FDA-Cleared Device for Treating Snoring and Mild to Moderate Sleep Apnea
The dangers of snoring
More than 80 million North Americans snore. Taking into account the snorer's spouse and children, as many as 160 million people are negatively affected by snoring. And snoring doesn't merely interrupt your sleep cycle. The struggle for breath can result in soaring blood pressure, which can damage the walls of the carotid arteries and increase the risk of stroke. At certain levels of severity, complete blockage of the airway space by the soft tissues and the tongue can occur. If this period of asphyxiation lasts longer than 10 seconds, it is called Obstructive Sleep Apnea (OSA), a medical condition with serious long-term effects.
What causes snoring?
During sleep, muscles and soft tissues in the throat and mouth relax, shrinking the airway. This increases the velocity of airflow during breathing. As the velocity of required air is increased, soft tissues like the soft palate and uvula vibrate. The vibrations of these tissues result in "noisy breathing" or snoring.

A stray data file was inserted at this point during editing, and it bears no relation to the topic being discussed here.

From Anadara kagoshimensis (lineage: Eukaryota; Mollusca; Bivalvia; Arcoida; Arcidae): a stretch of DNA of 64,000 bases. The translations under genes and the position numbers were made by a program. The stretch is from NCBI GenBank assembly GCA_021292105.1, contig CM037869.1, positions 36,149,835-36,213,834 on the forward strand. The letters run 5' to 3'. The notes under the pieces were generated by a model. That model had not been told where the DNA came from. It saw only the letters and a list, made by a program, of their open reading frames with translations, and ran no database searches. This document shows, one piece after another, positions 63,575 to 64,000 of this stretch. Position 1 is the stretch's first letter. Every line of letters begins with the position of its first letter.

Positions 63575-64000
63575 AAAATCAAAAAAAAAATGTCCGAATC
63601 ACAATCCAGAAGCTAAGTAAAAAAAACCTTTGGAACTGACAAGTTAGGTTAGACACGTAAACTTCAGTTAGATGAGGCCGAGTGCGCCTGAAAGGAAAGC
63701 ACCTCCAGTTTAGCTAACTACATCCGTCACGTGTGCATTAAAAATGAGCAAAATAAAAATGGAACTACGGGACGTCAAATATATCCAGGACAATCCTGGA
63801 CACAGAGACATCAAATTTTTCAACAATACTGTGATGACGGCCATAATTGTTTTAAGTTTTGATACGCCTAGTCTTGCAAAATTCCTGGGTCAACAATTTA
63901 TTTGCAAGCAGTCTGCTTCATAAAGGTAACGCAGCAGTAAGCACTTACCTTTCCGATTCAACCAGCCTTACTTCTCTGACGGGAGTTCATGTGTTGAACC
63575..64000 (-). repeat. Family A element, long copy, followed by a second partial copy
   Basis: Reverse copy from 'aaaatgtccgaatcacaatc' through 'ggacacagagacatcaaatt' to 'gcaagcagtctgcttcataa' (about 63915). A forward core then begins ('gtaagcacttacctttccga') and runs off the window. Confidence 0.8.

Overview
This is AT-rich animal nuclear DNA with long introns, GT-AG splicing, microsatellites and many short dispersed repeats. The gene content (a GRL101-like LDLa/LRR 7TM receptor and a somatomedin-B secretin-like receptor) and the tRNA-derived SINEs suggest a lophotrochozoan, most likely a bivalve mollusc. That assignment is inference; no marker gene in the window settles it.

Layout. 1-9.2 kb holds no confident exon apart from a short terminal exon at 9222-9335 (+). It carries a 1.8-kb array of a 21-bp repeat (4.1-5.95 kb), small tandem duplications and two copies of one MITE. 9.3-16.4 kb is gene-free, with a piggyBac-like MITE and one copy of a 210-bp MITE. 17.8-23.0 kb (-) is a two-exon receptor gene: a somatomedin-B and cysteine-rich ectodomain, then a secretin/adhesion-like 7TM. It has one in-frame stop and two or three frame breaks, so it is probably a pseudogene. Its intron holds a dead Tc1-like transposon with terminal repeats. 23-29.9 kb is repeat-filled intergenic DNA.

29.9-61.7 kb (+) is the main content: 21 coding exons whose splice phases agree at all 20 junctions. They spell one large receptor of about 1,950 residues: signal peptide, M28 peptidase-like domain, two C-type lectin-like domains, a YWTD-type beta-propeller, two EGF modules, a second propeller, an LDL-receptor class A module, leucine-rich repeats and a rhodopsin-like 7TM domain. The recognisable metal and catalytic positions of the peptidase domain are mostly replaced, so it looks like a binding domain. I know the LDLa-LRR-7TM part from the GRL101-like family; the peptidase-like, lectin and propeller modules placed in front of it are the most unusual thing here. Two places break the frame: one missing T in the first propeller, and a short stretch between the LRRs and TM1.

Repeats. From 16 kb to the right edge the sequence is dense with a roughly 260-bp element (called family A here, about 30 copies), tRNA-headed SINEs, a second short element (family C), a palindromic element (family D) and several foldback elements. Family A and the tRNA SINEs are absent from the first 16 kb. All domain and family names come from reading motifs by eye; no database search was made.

Surgical techniques used to remove respiration-impairing structures have shown only moderate success rates (20 to 40 percent). For the majority of snorers, the most affordable, non-invasive, comfortable and effective snoring solution remains a dentist-prescribed, oral snoring preventative device such as Silent Nite.
How Silent Nite prevents snoring and treats mild to moderate sleep apnea?
Silent Nite is a custom-fabricated dental device that moves the lower jaw into a forward position, increasing space in the airway tube, and thus reducing air velocity and the soft-tissue vibrations that cause snoring. This jaw-forward position also prevents the airway from collapsing, decreasing the likelihood of a sleep apnea event. Special connectors are attached to transparent flexible upper and lower forms. The forms are custom laminated with heat and pressure to the dentist's model of the mouth. The fit is excellent and comfortable, permitting small movements of the jaw (TMJ) and allowing uninhibited oral breathing.